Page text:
Widdows, J., Blauw, A., Heip, C.H.R., Herman, P.M.J., Lucas, C.H., Middelburg, J.J., Schmidt, S., Brinsley, M.D., Twisk, F. and Verbeek, H.
Role of physical and biological processes in sediment dynamics of a tidal flat in Westerschelde Estuary, SW Netherlands
Marine Ecology Progress Series, 274, . (doi:10.3354/meps274041).
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This article synthesises a series of studies concerned with physical, chemical and biological processes involved in sediment dynamics (sedimentation, erosion and mixing) of the Molenplaat tidal flat in the Westerschelde (SW Netherlands). Total sediment accretion rate on the flat (sand to muddy sand) was estimated to be ~2 cm yr-1, based on 210Pb and 137Cs profiles. 7Be showed maximum activity in the surface sediments during summer, reflecting accretion of fine silt at this time of year, and total vertical mixing of sediment to be in the order of 50 cm2 yr-1.
The extent to which different physical and biological processes (tidal currents, air exposure, bio-stabilisation, biodeposition and bioturbation) contributed towards sediment dynamics was estimated. A sediment transport model based on physical factors estimated sedimentation rates of 1.2 cm yr-1, but did not account for tidal or seasonal variation in suspended particulate matter (SPM), wind or effects of spring-neap tidal cycles. When the model was run with an increased critical bed shear stress due to the microphytobenthos, net sedimentation rates increased 2-fold. These higher rates were in closer agreement with the rates derived from the depth profiles of radionuclides for the central region of the tidal flat (2.0 to 2.4 cm yr-1).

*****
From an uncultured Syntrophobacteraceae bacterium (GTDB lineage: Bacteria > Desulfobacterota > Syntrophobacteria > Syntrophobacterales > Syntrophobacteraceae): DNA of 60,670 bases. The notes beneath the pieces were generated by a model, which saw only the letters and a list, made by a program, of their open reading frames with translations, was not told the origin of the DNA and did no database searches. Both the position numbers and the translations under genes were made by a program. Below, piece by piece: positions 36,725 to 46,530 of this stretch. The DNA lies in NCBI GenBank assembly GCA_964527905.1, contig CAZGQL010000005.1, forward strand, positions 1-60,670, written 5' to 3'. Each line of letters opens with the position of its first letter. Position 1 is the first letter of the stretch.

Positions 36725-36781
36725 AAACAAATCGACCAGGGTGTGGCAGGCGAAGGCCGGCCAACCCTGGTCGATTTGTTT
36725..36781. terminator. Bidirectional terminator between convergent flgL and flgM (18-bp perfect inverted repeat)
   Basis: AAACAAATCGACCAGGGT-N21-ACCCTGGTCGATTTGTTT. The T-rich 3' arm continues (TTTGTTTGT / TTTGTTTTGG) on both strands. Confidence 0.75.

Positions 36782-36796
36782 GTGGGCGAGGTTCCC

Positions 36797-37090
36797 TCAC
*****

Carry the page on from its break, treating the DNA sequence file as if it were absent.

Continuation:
Therefore a significant part of the sedimentation rate (~50%) may be explained by spatial-temporal changes in biological processes, including 'bio-stabilisation' by microphytobenthos, together with the enhanced biodeposition of silt by suspension feeders, and offset by processes of 'bio-destabilisation' by grazers and bioturbators. In the centre of the tidal flat there was a shift from high sediment stability in spring-summer 1996 to low sediment stability in autumn 1997, quantified by a significant reduction in critical erosion velocity of 0.12 to 0.15 m s-1, and accompanied by a 30- to 50-fold increase in sediment erosion rate.
The change was associated with a shift from a tidal flat dominated by benthic diatoms and a low biomass of bioturbating clams (Macoma balthica), to a more erodable sediment with a lower microphytobenthos density and a higher biomass of M. balthica. Vertical mixing of sediment and organic matter, studied using a variety of tracers, was rapid and enhanced by advective water flow at sandy sites and by burrowing polychaetes and bivalves at silty sites.
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